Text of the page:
Modi’s Visit to Saudi Arabia

Modi's Visit To Saudi Arabia

Modi's Visit To Saudi Arabia

Saudi Arabia was the final stop of the three nation tour of Narendra Modi, which started with the visit to Belgium to attend the latest India-EU Summit. From the looks of it, the Prime Minister of India had several fruitful discussions with Salman bin Abdulaziz, the King of Saudi Arabia. They discussed a wide range of issues such as trade and investment, and combating terrorism and touched on how they could further their strategic cooperation in the same. What made this occasion special was the fact that this was the first visit by an Indian Prime Minister in 6 years. Manmohan Singh was the last Indian PM to visit these shores during 2010.

Cooperation in intelligence exchange

One of the areas in which both Modi and Abdulaziz talked was greater cooperation in exchanging intelligence. The main areas in this case were financing of terrorism, money laundering, and crimes related to the same.

Cooperation in combating terrorism

Terrorism has become an even greater global menace these days and combating it was one issue where both the countries discussed the scope for further cooperation. Also on the anvil were intelligence sharing and cyber security. In the domain of cyber security, they discussed ways in which they could prevent cyber space from being used for terrorism, disturbing social peace, and radicalizing activities.


Modi had a meeting with Al Falih, who heads the national oil company of Saudi Arabia – Saudi Aramco – apart from being the national health minister. According to a tweet from Vikas Swarup, a Spokesperson for the Union External Affairs Ministry, Saudi Aramco is looking at India as its top investment destination.

Meeting the IT pros

On the second day of his three-day visit, Modi visited a Tata Consultancy Services’ IT centre in Riyadh. The speciality of this centre is that it is manned exclusively by women professionals. Modi tweeted how this centre represented the glory of Saudi Arabia, a country which is known to follow traditional Islamic rules to the hilt. The session with these professionals was punctuated by a short address and several photographs including selfies.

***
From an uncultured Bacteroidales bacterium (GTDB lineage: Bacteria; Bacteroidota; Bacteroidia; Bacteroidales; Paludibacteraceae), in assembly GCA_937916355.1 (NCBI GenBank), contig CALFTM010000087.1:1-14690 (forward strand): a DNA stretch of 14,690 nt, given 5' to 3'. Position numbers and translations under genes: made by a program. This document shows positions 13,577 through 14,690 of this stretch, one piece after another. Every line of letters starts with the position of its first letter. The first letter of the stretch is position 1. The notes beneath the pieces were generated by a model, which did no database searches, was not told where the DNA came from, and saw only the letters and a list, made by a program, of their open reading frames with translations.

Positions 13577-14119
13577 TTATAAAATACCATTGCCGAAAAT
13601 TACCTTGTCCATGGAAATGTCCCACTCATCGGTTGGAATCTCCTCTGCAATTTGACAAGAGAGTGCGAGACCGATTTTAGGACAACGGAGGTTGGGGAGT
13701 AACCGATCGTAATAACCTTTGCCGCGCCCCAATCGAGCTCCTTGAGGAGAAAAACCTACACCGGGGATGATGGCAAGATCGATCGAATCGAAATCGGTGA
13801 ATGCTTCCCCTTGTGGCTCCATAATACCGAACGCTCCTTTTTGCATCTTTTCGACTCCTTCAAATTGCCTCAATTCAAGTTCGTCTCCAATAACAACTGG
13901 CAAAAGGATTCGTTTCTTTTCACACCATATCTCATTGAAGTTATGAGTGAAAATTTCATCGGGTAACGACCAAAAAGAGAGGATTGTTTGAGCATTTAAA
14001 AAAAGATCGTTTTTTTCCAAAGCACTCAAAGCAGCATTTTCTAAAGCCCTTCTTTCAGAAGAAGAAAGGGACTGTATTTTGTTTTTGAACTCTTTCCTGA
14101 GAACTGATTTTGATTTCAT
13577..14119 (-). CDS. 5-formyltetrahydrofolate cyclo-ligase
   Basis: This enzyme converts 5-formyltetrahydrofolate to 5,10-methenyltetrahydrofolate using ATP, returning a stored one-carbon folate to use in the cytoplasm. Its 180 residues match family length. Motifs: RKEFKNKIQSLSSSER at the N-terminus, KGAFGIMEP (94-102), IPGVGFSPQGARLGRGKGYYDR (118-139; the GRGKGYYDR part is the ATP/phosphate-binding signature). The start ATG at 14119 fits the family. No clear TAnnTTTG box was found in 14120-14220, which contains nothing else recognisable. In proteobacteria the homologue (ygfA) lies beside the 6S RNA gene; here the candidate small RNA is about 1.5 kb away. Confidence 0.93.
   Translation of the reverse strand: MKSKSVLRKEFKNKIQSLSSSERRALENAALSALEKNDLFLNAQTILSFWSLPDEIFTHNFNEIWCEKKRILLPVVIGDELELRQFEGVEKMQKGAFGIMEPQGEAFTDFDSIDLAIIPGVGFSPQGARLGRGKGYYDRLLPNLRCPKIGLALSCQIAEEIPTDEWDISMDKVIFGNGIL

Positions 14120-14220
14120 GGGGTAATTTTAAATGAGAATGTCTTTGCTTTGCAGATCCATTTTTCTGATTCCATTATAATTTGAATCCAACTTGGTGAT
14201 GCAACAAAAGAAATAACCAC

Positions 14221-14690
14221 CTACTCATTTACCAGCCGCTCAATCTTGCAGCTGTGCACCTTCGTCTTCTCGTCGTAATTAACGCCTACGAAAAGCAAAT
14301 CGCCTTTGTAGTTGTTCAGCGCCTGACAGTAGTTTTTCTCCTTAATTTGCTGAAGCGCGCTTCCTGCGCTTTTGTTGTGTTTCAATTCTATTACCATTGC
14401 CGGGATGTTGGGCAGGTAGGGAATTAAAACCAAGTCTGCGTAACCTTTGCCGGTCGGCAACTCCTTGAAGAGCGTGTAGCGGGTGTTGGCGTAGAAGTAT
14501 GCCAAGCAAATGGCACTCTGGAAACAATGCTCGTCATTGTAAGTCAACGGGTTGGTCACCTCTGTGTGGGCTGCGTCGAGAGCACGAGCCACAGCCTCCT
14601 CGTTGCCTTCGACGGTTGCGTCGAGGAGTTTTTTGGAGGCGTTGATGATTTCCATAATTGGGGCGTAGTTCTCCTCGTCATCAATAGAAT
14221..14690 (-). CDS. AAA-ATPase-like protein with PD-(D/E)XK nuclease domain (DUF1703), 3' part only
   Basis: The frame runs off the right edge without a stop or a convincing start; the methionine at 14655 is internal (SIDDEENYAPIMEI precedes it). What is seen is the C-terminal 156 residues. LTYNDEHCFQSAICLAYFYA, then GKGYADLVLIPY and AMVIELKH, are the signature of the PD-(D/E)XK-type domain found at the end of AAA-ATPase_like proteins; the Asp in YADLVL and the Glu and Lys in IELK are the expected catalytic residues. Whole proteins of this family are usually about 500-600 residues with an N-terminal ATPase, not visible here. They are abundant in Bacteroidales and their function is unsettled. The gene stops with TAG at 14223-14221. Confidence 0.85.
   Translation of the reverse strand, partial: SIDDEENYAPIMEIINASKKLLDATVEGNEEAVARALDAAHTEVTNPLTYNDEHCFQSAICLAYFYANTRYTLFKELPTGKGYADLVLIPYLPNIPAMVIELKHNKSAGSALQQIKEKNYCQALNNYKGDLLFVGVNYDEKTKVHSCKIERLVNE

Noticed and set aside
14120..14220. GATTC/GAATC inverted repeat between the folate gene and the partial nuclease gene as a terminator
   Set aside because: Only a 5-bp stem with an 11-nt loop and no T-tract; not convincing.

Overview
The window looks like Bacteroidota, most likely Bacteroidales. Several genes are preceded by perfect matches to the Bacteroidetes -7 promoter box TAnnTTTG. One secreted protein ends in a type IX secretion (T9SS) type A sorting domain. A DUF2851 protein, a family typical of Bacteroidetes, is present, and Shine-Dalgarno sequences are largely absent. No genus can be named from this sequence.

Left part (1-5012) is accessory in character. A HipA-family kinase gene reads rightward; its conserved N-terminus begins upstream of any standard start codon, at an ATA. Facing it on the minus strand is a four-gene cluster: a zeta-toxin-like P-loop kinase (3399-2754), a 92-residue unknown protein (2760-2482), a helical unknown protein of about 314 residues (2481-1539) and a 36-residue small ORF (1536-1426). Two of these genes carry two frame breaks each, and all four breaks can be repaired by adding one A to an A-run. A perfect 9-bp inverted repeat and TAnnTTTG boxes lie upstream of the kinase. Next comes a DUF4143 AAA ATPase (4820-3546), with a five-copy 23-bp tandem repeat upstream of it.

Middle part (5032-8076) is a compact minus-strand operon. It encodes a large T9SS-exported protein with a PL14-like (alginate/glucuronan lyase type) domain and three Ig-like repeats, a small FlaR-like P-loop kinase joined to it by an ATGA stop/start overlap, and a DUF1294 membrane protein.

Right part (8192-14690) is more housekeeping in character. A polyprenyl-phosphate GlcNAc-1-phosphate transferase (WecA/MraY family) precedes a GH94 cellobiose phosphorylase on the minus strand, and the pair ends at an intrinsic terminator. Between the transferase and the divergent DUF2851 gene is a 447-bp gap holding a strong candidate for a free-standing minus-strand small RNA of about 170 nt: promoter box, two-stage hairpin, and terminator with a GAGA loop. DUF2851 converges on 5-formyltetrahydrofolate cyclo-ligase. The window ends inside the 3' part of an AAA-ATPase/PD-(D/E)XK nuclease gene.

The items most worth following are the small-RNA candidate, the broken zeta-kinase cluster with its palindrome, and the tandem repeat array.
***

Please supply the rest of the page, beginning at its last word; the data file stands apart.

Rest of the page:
Meeting the diaspora

Saudi Arabia is home to three million people from India. Modi also had a meeting with the representatives of this huge diaspora. In his address, he stated that the main reason India was growing was because it was politically stable. During the said interaction he mentioned that India was doing really well on three fronts – agriculture, services, and manufacturing. Modi visited the historic Al Masmak fortress too.

Rounding up

Apart from the fact that this is the first visit by an Indian Prime Minister to Saudi Arabia, what needs to be noted in this case is that Saudi Arabia is one country with which India’s diplomatic relations are not necessarily in public domain. One thing that needs to be noted about Modi is that he is always looking at newer countries to invest in India. Belgium is one example. From the point of view of terrorism financing, it has been alleged that Saudi Arabia is one country from where plenty of entities fund such activities – not only against India but other countries of the world as well.

So, if Saudi Arabia exchanges intelligence in this area then it can make things easier for RAW (Research and Analysis Wing, India) and other intelligence agencies. Modi has also appealed to the Indian diaspora in Saudi Arabia to invest in India. It remains to be seen if Indians living in that country actually invest in India or not, and how effective that investment is.

The potential investment by Saudi Aramco is also going to be important. At present the situation regarding oil prices in India is precarious with the common complaint being that the prices are much higher than the international prices, which have reduced of late. Now, no one – other than the Indian Government – knows why this is the case and who is being benefited by the additional prices that hapless people are being made to pay but what remains to be seen is whether Saudi Aramco’s investment makes the situation any better or not. However, one can assume that this investment will generate a significant amount of jobs as and when it happens.

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